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Worried about my Mum

Layla Pigeon

Registered User
May 15, 2013
Essex, UK
About a year ago I noticed my Mum (69) was talking over me and my Dads conversations about stuff totally unrelated and seemed distracted when me and my son visited. My Dad admitted that she had lost all her confidence and was unlikely to drive again and it wasn't a good idea to invite her to a large gathering where my husband was singing as she probably wouldn't be able to cope with it.
Nothing much has changed since then but with the awful weather we have been having she has been saying she has been really fed up (they like going out for long walks & go away in the UK on walking holidays) as they are stuck indoors, feels really depressed and whenever we go over she always says the same things - not liking eggs, fed up, hates her wrinkles and seems really distracted.
We are not the sort of family to talk openly about our emotions and feelings and part of me is scared to have "the chat" with my Dad as I think I am scared what else he will tell me - it is also hard to get him on his own.
This is losing me sleep as I feel I am a bad daughter pushing this under the carpet and I feel increadably guilty.
Last Saturday Mum said that she thinks she is losing her mind and laughed, I didn't know what to say.
I am a 45 yr old grown woman who doesn't know what to do......


Registered User
Sep 9, 2009
cornwall/real name is Angela
Hi Layla. Has mum seen a doctor at all over what may be causing these problems. I can really understand where you are coming from but for all your familys sake you need to try and talk with each other.Does you dad use a computer, you could email him or even get him on this forum. There are so many people now who can support all of you but you need to talk with dad first even though it is difficult because the longer you leave it I`m sure you know it will only get worse. Good luck.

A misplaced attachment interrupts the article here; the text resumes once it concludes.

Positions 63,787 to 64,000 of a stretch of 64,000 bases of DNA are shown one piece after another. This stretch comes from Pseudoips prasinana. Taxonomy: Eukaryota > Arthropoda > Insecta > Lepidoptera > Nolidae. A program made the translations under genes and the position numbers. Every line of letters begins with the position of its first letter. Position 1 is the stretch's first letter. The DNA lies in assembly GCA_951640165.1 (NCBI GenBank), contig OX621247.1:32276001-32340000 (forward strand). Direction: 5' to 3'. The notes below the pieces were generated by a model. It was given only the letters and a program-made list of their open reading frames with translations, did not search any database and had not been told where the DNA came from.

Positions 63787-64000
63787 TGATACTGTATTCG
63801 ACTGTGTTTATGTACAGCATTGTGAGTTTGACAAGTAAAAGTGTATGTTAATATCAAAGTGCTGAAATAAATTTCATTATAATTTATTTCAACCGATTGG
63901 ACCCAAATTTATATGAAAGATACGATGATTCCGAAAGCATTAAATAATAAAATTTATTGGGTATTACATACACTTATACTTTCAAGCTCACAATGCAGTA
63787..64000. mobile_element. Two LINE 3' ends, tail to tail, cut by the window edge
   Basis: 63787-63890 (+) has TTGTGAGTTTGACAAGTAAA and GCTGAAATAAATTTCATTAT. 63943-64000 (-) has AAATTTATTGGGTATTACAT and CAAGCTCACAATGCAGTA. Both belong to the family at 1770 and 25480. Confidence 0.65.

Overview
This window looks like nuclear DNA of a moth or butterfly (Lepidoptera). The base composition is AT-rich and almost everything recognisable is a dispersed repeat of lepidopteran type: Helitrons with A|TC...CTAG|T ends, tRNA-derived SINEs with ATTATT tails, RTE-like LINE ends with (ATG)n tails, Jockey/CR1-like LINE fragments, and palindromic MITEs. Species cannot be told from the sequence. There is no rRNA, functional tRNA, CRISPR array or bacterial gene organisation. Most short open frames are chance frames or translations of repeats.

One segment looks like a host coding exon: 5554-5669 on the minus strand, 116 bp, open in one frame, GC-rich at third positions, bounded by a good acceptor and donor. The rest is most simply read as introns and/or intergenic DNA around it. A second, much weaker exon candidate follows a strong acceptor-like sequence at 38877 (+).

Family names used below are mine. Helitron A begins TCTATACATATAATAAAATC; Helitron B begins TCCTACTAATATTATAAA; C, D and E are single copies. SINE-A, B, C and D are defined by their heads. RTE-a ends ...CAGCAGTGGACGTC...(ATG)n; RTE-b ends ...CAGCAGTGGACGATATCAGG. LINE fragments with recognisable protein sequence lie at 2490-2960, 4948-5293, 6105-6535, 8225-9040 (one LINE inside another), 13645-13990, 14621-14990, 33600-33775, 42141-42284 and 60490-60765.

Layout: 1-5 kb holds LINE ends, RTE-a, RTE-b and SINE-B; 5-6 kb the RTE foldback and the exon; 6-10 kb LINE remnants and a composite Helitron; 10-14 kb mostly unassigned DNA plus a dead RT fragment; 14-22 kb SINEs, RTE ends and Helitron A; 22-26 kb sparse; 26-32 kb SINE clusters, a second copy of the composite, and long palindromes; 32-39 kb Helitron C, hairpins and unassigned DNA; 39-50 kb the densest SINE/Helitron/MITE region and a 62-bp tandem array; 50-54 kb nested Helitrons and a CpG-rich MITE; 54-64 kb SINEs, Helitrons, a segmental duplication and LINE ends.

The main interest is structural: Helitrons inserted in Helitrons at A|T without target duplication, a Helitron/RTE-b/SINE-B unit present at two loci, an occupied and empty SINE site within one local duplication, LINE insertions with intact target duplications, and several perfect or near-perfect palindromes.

Registered User
May 15, 2013
My mother is also a worry

My mother seems to have little or no short term memory and has lost confidence as well; she doesn't drive & rarely if ever leaves the house of her own volition and is now starting to neglect her personal hygiene. However, my father has finally given in to his concern and shared the problems with us. She, however, refuses to see the doctor for any reason and has either ignored of forgotten letters from her surgery asking her to attend for check-ups. I hope you manage to talk to your dad and get your mum some help before her issues get any worse.

You definitely need to get the issues out in the open if you can.

All the best...


Registered User
May 19, 2013
Hi Layla, am in much the same situation as you at the moment regarding my Mother in Law. She has however been diagnosed with vascualr dementia after breaking her leg 4 months ago. She was in hospital for a month and then a care home for three months but has now been sent home. She is 84 and her husband 91. We were aware she had a memory problem and was having hallucinations and other symptoms before this happened but now she is back home it is apparant how much worse her condition is.
It is so daunting, as you say she doesn`t accept that she has a problem and her husband, who is practically deaf, doesn`t really understand it either .